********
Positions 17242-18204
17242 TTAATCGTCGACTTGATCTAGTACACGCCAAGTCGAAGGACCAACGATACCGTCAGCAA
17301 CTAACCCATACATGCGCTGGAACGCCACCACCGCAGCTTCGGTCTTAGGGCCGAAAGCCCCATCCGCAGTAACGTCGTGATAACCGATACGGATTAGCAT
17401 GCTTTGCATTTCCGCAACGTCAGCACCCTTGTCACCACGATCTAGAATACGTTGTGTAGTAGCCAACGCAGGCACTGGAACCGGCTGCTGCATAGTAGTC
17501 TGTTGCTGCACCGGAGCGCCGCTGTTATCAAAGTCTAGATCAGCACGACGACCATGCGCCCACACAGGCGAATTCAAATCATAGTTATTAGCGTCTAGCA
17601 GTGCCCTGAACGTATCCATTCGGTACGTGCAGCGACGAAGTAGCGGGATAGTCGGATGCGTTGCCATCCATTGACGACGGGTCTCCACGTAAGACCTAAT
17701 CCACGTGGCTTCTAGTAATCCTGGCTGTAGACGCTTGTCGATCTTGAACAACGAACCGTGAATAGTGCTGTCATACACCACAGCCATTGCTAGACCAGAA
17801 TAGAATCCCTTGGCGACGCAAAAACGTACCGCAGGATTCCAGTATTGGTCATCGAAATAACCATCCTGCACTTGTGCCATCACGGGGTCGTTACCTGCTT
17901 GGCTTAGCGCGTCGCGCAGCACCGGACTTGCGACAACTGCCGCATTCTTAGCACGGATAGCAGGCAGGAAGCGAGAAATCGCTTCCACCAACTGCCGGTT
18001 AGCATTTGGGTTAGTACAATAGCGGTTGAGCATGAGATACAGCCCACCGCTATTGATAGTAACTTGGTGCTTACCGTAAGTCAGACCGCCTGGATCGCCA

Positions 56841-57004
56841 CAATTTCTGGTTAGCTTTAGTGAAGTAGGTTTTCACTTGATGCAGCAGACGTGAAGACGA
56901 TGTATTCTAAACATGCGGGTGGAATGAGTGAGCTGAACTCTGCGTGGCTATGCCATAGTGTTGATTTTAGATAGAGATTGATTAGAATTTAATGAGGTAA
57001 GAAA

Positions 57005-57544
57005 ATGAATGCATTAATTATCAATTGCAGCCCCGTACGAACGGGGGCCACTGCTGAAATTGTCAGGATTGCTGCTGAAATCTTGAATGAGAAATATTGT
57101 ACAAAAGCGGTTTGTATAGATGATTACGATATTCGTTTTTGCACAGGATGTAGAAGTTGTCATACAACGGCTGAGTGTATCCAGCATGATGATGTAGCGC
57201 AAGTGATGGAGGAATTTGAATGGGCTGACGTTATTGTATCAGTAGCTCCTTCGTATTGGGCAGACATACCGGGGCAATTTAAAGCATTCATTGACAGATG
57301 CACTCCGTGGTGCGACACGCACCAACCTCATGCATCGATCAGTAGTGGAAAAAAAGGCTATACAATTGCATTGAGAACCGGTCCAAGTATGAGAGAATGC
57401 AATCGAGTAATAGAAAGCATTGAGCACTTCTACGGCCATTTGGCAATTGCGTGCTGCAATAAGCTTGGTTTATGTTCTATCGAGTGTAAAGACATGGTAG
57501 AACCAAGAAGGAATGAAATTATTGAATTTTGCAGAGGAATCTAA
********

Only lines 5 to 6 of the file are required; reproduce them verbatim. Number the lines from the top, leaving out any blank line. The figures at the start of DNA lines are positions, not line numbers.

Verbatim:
17501 TGTTGCTGCACCGGAGCGCCGCTGTTATCAAAGTCTAGATCAGCACGACGACCATGCGCCCACACAGGCGAATTCAAATCATAGTTATTAGCGTCTAGCA
17601 GTGCCCTGAACGTATCCATTCGGTACGTGCAGCGACGAAGTAGCGGGATAGTCGGATGCGTTGCCATCCATTGACGACGGGTCTCCACGTAAGACCTAAT